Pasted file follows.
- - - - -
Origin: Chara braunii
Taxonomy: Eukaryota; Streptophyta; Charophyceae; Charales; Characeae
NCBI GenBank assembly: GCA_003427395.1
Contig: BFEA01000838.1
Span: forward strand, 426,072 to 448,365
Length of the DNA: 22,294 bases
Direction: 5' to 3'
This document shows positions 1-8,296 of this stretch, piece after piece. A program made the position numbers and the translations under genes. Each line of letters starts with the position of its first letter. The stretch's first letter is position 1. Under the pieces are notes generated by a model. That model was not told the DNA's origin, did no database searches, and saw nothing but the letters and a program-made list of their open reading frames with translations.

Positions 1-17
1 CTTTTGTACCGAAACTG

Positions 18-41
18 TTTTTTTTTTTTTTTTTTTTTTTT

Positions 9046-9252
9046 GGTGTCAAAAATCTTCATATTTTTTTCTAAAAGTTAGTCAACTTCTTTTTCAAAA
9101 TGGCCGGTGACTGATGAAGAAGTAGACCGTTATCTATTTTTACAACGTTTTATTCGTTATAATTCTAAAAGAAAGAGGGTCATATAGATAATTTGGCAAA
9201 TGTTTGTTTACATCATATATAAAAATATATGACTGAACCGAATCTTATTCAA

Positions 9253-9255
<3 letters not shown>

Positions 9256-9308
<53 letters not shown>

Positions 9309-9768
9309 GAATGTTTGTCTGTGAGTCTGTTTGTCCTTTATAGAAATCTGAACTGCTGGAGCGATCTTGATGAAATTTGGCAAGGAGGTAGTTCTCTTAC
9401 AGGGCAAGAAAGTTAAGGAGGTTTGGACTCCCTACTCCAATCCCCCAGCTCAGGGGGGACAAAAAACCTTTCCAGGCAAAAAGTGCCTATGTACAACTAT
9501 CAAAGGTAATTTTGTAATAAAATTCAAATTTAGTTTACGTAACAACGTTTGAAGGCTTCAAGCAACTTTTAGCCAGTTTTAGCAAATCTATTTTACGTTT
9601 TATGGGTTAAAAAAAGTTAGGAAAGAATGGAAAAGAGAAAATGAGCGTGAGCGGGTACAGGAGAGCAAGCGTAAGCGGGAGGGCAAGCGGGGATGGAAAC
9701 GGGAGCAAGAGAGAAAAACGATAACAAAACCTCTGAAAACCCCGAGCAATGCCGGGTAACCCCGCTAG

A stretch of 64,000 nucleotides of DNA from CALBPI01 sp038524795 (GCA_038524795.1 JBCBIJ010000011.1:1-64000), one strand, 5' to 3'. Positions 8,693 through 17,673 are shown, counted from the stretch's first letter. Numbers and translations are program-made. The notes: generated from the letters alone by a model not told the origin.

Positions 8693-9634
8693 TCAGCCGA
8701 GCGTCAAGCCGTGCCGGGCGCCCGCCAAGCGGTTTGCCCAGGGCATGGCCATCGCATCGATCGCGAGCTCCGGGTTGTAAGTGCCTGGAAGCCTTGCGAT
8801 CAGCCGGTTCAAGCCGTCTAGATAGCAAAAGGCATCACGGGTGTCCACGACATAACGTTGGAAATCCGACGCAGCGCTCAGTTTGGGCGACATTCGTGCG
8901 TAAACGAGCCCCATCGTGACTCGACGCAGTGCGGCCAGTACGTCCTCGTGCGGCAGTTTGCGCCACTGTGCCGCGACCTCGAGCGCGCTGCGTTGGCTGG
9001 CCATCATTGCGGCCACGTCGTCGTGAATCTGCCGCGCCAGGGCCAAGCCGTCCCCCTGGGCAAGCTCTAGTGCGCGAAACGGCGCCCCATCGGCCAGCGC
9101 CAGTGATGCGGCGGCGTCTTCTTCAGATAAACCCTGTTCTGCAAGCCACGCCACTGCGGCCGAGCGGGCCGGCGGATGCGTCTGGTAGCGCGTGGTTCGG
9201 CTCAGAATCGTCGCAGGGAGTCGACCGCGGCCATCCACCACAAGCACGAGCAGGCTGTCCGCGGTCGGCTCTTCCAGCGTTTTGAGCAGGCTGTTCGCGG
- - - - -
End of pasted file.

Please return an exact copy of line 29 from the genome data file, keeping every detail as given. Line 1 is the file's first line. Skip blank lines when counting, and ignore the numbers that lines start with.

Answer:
8693 TCAGCCGA